VID'S portrayal of Julius Caesar in the Fasti will be dealt with against the background of controversy recently raised about the posthumous role assigned Caesar in the reign of his heir. Critics have long noted the low profile accorded Julius by Augustan poets, and have long suspected that the initiative for this proceeded directly from Augustus himself.1 The critic lending greatest currency to this view is Sir Ronald Syme, who repeatedly stated that, after Actium, Caesar's heir, having become undisputed master of Rome, began to dissociate himself from his father as he sought to establish the appearance of continuity with a legitimate government, avowing Republican rather than absolutist ideals. In consequence, Julius' claims gradually began to recede and lose ground. It is for this reason that Caesar attracted so little attention in the poetry of the age, the principal record of Augustus' manipulation of opinion on the subject.2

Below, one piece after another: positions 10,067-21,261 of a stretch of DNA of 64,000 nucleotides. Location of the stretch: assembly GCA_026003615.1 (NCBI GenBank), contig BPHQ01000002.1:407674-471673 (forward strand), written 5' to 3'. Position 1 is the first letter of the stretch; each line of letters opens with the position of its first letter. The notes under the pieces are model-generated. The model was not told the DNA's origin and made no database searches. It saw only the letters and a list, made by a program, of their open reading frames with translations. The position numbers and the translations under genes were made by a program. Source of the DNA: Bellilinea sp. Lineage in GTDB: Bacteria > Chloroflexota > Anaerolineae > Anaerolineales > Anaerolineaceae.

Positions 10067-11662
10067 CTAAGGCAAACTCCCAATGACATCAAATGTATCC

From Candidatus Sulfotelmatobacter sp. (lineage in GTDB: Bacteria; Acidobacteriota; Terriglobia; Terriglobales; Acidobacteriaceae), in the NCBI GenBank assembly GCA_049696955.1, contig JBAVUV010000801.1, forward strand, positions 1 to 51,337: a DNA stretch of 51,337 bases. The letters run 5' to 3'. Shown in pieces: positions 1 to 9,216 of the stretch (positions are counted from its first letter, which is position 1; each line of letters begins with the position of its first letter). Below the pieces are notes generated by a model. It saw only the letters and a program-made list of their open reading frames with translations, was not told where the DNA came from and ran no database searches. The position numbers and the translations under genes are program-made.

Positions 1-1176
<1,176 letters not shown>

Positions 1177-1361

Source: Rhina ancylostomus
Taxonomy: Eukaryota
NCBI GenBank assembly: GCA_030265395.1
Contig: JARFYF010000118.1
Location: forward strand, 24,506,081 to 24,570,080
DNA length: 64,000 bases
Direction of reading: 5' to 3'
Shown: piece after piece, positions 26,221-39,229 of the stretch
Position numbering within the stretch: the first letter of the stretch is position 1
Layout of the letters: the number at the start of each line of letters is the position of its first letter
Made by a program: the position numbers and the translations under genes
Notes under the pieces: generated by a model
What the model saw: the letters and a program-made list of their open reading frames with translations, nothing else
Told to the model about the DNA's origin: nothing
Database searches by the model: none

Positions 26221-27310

In 1988, Peter White sought to challenge Syme's view (as being the most authoritative representative of standard opinion), and to offer a different assessment of Caesar's publicity during the Principate. In order to prove that the memory of Caesar was not under siege in the reign of Augustus, he provides a survey of Roman architecture of the period in the Roman Forum designed to reflect the link between Augustus and Julius, of coinage advertising Julius' apotheosis, and of Julius' military accomplishments celebrated in the calendars. Against this background he then examines how Caesar fared by comparison with Pompey and Cato as Augustan 'Republican' heroes, and with all notable living members of Augustus' family, by constructing a comparative____________________
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Publication information: Book title: Ovid and the Fasti:An Historical Study. Contributors: Geraldine Herbert-Brown - Author. Publisher: Clarendon Press. Place of publication: Oxford. Publication year: 1994. Page number: 109.
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